A couple weeks ago, I was was surprised to find out that my partner – who is a White-Canadian of Scottish descent – didn’t wash his rice before cooking. I am Chinese, and so rice is a staple in my diet (obvs), and I naively assumed that rinsing rice prior to cooking (to remove the starch) was a universal norm. My partner and I shared this really nice moment later that day where I washed rice with him, our hands rubbing the rice under running lukewarm water, clockwise, and only clockwise as to not break the grains – just like how my grandmother taught me when I was 10 years old. I have this vivid memory of her showing me how you need to feel the rice run through your fingers, and I think about how her grandmother must have taught her the same thing in her home village in Indonesia, and her grandmothers grandmother before that.
Sharing a part of my culture with someone, as minute as washing rice may be, is in my opinion one of the most profound aspects of human diversity. It’s what makes us who we are, and in underpins all of our interactions with each other. That moment of washing rice with my partner, passes on the generations of culture from my own familial history. It’s this moment, this interaction in our interpersonal relationships that makes this project that we are about to embark on so interesting to me.
One of the things that motivated us about starting a project and a dialogue about cultural exchange is around the conversations on cultural appropriation. Cultural appropriation is complex: in a nutshell, cultural appropriation is the taking, exploiting, and/or profiting off ‘another’ community’s culture. The popularity of wearing an Indigenous War Bonnet (headdress) to Coachella or other music festivals (or at Halloween…) is a prime example of this: non-Indigenous people, taking a representation of a sacred object, exploiting it as a fashion accessory, and completely disregarding the meaning (and sacredness) and importance behind the item from the communities that the culture came from.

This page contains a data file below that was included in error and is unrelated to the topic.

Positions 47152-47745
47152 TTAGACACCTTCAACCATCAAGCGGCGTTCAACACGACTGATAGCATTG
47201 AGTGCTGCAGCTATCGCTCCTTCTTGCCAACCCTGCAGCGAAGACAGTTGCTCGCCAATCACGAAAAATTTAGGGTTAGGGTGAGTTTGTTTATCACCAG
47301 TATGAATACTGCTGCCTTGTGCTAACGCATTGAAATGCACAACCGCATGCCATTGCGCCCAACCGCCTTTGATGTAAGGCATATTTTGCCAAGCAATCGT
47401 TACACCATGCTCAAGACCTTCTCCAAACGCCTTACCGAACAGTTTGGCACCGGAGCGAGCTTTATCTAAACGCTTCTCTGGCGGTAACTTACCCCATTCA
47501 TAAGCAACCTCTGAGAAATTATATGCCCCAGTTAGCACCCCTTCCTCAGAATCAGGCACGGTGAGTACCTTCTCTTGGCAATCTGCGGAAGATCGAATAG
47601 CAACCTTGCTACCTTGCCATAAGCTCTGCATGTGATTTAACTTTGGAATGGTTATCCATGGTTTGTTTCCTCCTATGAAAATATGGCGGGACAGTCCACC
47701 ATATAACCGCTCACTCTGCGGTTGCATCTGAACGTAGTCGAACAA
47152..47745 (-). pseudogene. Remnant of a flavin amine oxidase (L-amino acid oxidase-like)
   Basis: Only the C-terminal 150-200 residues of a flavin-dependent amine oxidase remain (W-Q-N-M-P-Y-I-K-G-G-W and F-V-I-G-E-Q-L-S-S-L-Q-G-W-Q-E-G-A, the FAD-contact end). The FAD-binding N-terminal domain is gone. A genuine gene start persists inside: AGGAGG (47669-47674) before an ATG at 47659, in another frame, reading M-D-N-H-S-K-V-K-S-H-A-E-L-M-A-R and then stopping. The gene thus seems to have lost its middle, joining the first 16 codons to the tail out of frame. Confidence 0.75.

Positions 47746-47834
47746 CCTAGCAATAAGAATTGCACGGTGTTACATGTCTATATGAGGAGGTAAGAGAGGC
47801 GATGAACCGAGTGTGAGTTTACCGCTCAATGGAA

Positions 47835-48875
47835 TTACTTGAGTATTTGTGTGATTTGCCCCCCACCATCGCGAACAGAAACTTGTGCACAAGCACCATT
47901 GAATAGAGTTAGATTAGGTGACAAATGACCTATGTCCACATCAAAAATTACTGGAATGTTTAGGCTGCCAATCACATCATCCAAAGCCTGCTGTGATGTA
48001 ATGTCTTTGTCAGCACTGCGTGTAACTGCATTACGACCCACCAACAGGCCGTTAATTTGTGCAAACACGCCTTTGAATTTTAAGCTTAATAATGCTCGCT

As this conversation has evolved, what we noticed happening on social media was that the conversation has become very binary. The exhibition of culture is either appropriation or it isn’t – to the point where we’ve seen real online conversations that eating food that is not of “your” own culture, is considered cultural appropriation (actual conversation about how eating sushi as a non-Japanese person is cultural appropriation).
What we hope to do in Diverse Appetites, is to further explore cultural appropriation, and nuance the conversation by finding ways of doing ethical cultural exchange. This is not to deny in any way that cultural appropriation is problematic – of course it is, and it is in it’s worse form, a sinister form of colonization and racism. But we hope to shift our focus towards finding solutions – and finding ways that we can appreciate and exchange culture, while contending with the power dynamics that inform our relationships day to day.
What does cultural exchange look like? How can we share the beauty of cultural diversity, while also grappling with racism?
Is there such a thing as ethical cultural exchange?